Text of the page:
While water recovery does affect allocation prices, seasonal conditions are still the dominant driver of prices, particularly in dry years. For example, average water prices in dry years are about three times the average price in typical years, with prices $383-$402 more per ML (with and without water recovery).

FIGURE 5 Water recovery has a modest impact on prices relative to seasonal conditions
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Note: Price refers to volume weighted average prices across the southern MDB. 'Dry years' refer to the three years with lowest allocations (2007, 2008 and 2009), and 'Wet years' refer to the three years with highest allocations (2011, 2013 and 2017). ‘Typical years’ are based on the eight remaining years of 14 between 2006 and 2019.

Scenario assumptions for the ‘current recovery’ estimate as outlined in the text.

Source: ABARES modelling estimates.

Increases in water prices can have complex flow-on effects

Large scale reforms will almost always have flow on effects. In the case of environmental water recovery, many of these flow-on effects stem from higher water prices and reduced agricultural production. They include pecuniary and wealth effects on other irrigators, changes in the profitability and financial viability of irrigation infrastructure, and impacts on local economies and communities.

The wealth effects of higher water prices on irrigation farmers will depend largely on their water entitlement holdings. Irrigators who hold large volumes of entitlement relative to their water use (and are frequently net sellers of water allocations) may benefit from higher water prices, as this increases the value of their entitlements. Farmers with limited entitlement holdings however may be adversely affected, as higher water prices increase their costs and lowers their profitability.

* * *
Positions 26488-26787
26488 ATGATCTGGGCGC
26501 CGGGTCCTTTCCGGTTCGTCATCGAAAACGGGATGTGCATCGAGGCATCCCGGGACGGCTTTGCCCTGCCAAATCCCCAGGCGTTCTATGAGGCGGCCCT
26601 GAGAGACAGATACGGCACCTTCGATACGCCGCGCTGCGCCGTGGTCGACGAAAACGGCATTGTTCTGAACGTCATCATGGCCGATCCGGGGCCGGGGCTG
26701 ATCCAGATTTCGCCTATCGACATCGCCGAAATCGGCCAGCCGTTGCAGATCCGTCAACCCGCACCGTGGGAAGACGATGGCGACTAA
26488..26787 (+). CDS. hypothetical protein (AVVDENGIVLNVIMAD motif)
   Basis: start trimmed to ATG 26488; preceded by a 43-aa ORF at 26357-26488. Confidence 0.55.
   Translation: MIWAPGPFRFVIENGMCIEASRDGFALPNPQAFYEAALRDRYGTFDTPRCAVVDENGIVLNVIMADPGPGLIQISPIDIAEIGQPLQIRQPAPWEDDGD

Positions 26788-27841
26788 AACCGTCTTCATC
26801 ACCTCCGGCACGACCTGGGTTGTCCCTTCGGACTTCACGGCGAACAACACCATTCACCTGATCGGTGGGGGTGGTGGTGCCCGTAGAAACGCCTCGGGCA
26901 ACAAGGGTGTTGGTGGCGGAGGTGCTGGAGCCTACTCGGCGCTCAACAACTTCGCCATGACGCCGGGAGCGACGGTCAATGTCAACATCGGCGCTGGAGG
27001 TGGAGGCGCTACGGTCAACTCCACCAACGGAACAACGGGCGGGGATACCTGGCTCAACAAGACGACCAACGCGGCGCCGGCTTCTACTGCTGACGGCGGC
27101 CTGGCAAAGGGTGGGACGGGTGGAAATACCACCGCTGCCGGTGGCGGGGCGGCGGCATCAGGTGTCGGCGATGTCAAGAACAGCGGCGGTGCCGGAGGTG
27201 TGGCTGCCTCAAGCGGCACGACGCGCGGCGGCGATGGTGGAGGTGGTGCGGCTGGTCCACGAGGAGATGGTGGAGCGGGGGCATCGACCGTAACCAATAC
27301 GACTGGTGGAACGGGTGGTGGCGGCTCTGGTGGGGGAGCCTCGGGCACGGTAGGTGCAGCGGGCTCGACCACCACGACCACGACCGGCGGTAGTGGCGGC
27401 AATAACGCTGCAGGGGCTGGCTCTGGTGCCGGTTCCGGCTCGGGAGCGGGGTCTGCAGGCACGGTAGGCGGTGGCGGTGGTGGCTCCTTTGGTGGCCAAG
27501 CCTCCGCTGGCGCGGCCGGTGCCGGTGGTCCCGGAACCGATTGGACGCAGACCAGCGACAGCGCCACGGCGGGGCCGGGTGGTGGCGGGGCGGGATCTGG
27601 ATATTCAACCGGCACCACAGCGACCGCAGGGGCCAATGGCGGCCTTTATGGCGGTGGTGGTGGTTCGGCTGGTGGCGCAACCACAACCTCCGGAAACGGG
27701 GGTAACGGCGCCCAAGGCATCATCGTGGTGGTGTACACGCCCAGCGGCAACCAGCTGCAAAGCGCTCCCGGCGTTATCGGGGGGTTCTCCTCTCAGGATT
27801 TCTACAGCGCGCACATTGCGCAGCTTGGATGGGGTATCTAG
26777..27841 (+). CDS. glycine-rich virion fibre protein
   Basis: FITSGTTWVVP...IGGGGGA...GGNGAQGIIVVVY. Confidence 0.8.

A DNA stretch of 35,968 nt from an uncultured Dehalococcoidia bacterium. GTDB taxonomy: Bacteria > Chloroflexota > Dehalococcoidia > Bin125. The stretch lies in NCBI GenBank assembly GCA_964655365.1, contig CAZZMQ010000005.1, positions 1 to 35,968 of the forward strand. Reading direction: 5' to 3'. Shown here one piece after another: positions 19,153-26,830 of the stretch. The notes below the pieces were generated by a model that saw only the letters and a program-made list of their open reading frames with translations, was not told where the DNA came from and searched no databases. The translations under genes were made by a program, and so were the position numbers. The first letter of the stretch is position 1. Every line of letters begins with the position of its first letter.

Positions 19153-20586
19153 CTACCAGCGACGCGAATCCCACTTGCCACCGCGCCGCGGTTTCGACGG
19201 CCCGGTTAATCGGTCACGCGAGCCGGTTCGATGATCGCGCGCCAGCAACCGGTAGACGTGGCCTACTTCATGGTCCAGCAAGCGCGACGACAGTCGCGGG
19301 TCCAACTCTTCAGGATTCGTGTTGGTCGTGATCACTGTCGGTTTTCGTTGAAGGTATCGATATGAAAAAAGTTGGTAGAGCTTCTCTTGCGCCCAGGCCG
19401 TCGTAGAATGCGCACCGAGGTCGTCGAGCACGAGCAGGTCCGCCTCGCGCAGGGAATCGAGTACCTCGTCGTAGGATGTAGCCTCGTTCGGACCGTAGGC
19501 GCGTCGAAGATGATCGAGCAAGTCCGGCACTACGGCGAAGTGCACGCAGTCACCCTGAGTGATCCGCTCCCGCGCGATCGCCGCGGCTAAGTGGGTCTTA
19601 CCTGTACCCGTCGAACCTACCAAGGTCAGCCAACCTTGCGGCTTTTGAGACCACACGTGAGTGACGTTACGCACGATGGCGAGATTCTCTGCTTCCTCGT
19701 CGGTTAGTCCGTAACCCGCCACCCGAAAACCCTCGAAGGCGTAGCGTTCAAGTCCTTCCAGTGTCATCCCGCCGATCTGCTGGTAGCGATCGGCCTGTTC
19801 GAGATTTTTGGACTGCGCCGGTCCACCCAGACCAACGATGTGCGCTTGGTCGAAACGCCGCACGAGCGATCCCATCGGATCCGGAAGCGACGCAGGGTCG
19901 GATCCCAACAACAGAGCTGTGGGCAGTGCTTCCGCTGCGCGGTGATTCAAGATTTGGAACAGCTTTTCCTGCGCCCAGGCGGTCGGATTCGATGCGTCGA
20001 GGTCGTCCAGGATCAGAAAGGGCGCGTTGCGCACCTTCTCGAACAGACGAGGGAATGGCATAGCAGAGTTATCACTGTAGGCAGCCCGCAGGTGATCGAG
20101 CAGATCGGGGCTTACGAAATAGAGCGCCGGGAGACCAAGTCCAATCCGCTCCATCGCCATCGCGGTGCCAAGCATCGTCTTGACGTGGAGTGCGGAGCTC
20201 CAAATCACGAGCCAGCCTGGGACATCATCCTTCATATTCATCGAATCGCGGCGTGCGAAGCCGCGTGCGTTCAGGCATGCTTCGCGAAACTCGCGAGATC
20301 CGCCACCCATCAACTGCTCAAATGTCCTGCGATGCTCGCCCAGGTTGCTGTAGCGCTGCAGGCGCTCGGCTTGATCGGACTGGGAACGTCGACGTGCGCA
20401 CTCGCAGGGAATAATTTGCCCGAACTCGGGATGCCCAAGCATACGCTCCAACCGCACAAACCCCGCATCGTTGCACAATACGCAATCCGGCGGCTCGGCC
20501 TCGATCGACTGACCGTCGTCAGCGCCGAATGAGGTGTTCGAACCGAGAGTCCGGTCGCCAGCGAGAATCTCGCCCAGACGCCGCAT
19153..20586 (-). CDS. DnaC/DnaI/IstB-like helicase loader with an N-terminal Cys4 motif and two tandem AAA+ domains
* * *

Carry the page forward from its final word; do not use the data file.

In the short term, higher water prices reduce profit margins associated with the use of water for irrigated production. However, farmers who own water entitlements also have the option to sell allocations in the temporary market, if this is more profitable than using the water for production – particularly in dry years or when output prices are low.

It is likely some irrigators sold water entitlements to the government with a view to continuing as irrigators by purchasing annual water allocations to meet their production needs. This strategy gave irrigators access to the asset value of their water entitlements, but exposed them to additional price risk. This strategy may not have been as profitable as expected as a result of rising water entitlement and allocation prices since 2012–13 (see Figures 2 and 4 above), drier conditions, water recovery and increased demand for tree crops.

Higher water prices may also result in some irrigators selling their entitlements and shifting to dryland farming, disconnecting from their irrigation network. This impacts other irrigators in their district, as the fixed maintenance and operational costs of the network need to be shared across a smaller number of remaining irrigators (referred to as the ‘Swiss cheese’ effect). However, the Productivity Commission (2010) notes that it is not clear that the risk of this occurring is substantial. Furthermore, some irrigators may benefit from others exiting, seeing it as an opportunity to expand their own operations onto neighbouring properties. There are also measures which can be taken to reduce these impacts, such as exit fees on irrigators that choose to disconnect from an irrigation network.

An aerial view of the River Murray flowing through the key food producing Mildura region
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Photo: Shutterstock.com

Different water recovery mechanisms have different effects

With about 500GL of water yet to be recovered under the Basin Plan, it is useful to reflect on the effects of water recovery to date and explore the implications these may have for future programs.

Buybacks are the simplest and least expensive, but have flow on effects

By purchasing entitlements at market prices, buybacks are the simplest and least expensive method of recovering water for the environment. However, buybacks reduce the supply of water available for irrigation so therefore increase allocation prices unless there is a proportional reduction in the demand for irrigation water. This is more likely to be the case where irrigators participating in the buybacks do not decommission their irrigation infrastructure.